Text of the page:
-There's also the possibility of getting a brand new player in the game, who is inexperienced not only in-game, but out of game as well, and thus fails to recognize this setup. The Princess in Disguise, unwise in the way of campaign tactics, simply buys a room at the inn and takes an early night in.
Now, there are a variety of different ways a GM can angle CharGen so that they can dodge the tavern meet up or, if they have their hearts set on it for nostalgic/plot purposes, hedge their bets enough to ensure characters have actual reasons to sit together. I'll list a few off, with amusing mission names because I feel like it.
Tactic 1: Operation Venn Diagram
In character creation, have each player create a relationship with one or two other players' characters. They can be as simple or complex as players like, but the end results substantially increase the quality of your roleplaying. Creating connections allows players to create backstory for their characters, even if its simplistic, it gives them a jumping off point to think about their characters' motives, history, and possibly momentary aspirations.
-Perhaps the Itinerant Bard encountered the Woodland Hermit's shack and regaled him with enough stories of the outside world that the hermit decided to see what has changed since he left society behind.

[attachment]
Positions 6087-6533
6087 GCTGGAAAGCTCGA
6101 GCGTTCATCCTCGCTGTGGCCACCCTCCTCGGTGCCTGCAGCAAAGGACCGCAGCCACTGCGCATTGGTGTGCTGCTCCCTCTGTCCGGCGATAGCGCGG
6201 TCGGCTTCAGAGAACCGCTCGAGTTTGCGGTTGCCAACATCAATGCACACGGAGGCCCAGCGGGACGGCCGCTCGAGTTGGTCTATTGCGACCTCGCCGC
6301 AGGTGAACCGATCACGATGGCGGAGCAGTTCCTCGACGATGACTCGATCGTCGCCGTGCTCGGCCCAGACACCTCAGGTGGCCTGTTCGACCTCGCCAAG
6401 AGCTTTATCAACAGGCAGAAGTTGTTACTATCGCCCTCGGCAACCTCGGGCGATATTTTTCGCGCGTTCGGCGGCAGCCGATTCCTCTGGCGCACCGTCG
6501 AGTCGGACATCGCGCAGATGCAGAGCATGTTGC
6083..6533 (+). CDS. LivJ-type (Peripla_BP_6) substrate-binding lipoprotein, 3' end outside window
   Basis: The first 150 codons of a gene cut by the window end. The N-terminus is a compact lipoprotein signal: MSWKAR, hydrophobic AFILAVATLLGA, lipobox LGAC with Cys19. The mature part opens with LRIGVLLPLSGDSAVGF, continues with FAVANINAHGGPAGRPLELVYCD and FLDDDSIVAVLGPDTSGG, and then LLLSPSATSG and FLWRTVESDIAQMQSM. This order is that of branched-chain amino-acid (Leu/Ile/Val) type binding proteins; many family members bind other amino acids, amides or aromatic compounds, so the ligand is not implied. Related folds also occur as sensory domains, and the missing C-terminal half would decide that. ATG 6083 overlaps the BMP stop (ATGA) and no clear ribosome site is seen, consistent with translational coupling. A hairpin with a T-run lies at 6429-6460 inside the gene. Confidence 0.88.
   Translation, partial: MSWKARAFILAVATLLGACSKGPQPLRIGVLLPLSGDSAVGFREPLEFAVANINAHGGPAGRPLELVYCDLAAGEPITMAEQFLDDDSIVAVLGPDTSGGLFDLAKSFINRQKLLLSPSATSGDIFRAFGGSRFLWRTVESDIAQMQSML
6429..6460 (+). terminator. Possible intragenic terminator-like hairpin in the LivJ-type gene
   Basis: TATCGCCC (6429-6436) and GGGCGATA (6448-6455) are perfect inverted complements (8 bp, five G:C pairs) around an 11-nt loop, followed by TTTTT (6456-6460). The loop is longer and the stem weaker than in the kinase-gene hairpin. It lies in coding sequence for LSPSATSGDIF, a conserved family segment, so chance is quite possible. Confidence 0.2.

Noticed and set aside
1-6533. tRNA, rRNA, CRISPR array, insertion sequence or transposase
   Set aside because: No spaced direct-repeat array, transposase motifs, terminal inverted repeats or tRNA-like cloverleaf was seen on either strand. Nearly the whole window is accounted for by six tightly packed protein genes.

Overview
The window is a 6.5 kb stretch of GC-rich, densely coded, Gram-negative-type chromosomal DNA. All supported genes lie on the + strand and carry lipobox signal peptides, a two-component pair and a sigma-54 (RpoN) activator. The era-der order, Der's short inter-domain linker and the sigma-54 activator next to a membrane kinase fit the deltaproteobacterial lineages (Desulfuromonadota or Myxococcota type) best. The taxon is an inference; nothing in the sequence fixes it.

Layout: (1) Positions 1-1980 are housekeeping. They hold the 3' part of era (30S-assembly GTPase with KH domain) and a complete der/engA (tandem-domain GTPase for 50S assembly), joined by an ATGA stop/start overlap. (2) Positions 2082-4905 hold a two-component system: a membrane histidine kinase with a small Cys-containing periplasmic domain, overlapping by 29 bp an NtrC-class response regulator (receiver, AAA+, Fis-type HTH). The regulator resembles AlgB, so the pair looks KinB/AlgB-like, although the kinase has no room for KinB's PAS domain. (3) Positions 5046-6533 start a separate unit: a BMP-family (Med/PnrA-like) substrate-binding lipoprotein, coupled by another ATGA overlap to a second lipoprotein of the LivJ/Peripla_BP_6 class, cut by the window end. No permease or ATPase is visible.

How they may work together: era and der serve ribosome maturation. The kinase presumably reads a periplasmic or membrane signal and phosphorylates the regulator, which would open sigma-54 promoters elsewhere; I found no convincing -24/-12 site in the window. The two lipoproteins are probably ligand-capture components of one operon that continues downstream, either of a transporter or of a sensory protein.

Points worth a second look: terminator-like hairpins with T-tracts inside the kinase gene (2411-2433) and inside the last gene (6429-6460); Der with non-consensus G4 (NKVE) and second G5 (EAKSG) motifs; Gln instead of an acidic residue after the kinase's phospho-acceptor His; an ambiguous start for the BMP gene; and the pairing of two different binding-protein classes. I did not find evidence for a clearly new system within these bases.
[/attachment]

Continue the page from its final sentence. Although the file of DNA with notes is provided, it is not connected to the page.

-A long time ago, the Streetwise Pickpocket and Itinerant Bard ran confidence scams in another city, but were forced to vacate and go their separate ways some years ago.
-The Princess in Disguise hired the Mercenary Knight to escort her to this city. She has fled her home in search of her uncle, who abdicated the throne years ago and turned to the life of a Woodland Hermit.
-The Mercenary Knight has secretly discovered the Princess in Disguise's true identity and doesn't wish to leave her service, and thus must discover a way to lengthen their contract without spilling the beans. He has also had run-ins with the Streetwise Pickpocket previously, and it seems like the unscrupulous thief has also realized who his employer really is.